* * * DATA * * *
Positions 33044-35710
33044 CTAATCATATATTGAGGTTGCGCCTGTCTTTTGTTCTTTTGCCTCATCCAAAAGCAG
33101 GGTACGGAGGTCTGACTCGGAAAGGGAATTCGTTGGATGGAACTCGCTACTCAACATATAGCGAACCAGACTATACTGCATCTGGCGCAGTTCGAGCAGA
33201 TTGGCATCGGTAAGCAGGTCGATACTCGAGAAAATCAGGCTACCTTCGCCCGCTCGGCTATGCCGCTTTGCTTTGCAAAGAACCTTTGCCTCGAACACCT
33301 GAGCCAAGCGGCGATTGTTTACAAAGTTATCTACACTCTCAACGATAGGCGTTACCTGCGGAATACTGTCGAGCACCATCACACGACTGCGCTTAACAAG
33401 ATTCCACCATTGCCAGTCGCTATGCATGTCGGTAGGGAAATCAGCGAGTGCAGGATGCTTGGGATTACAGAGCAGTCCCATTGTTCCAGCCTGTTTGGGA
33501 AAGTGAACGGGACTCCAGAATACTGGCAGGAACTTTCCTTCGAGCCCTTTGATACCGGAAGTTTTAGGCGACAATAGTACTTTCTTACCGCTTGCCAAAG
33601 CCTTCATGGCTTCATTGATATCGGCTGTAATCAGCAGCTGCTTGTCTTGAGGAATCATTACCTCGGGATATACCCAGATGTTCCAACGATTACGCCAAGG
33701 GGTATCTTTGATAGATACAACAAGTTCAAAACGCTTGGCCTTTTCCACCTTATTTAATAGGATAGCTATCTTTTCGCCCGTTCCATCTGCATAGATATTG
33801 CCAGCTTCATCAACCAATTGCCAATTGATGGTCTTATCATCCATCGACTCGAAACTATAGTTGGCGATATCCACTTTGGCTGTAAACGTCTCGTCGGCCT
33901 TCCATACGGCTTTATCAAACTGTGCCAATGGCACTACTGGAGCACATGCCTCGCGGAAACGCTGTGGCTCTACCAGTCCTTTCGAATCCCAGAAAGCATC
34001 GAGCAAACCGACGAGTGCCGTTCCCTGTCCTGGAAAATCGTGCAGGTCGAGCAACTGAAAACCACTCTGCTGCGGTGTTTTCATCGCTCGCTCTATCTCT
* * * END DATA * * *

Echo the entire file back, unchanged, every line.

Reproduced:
Positions 33044-35710
33044 CTAATCATATATTGAGGTTGCGCCTGTCTTTTGTTCTTTTGCCTCATCCAAAAGCAG
33101 GGTACGGAGGTCTGACTCGGAAAGGGAATTCGTTGGATGGAACTCGCTACTCAACATATAGCGAACCAGACTATACTGCATCTGGCGCAGTTCGAGCAGA
33201 TTGGCATCGGTAAGCAGGTCGATACTCGAGAAAATCAGGCTACCTTCGCCCGCTCGGCTATGCCGCTTTGCTTTGCAAAGAACCTTTGCCTCGAACACCT
33301 GAGCCAAGCGGCGATTGTTTACAAAGTTATCTACACTCTCAACGATAGGCGTTACCTGCGGAATACTGTCGAGCACCATCACACGACTGCGCTTAACAAG
33401 ATTCCACCATTGCCAGTCGCTATGCATGTCGGTAGGGAAATCAGCGAGTGCAGGATGCTTGGGATTACAGAGCAGTCCCATTGTTCCAGCCTGTTTGGGA
33501 AAGTGAACGGGACTCCAGAATACTGGCAGGAACTTTCCTTCGAGCCCTTTGATACCGGAAGTTTTAGGCGACAATAGTACTTTCTTACCGCTTGCCAAAG
33601 CCTTCATGGCTTCATTGATATCGGCTGTAATCAGCAGCTGCTTGTCTTGAGGAATCATTACCTCGGGATATACCCAGATGTTCCAACGATTACGCCAAGG
33701 GGTATCTTTGATAGATACAACAAGTTCAAAACGCTTGGCCTTTTCCACCTTATTTAATAGGATAGCTATCTTTTCGCCCGTTCCATCTGCATAGATATTG
33801 CCAGCTTCATCAACCAATTGCCAATTGATGGTCTTATCATCCATCGACTCGAAACTATAGTTGGCGATATCCACTTTGGCTGTAAACGTCTCGTCGGCCT
33901 TCCATACGGCTTTATCAAACTGTGCCAATGGCACTACTGGAGCACATGCCTCGCGGAAACGCTGTGGCTCTACCAGTCCTTTCGAATCCCAGAAAGCATC
34001 GAGCAAACCGACGAGTGCCGTTCCCTGTCCTGGAAAATCGTGCAGGTCGAGCAACTGAAAACCACTCTGCTGCGGTGTTTTCATCGCTCGCTCTATCTCT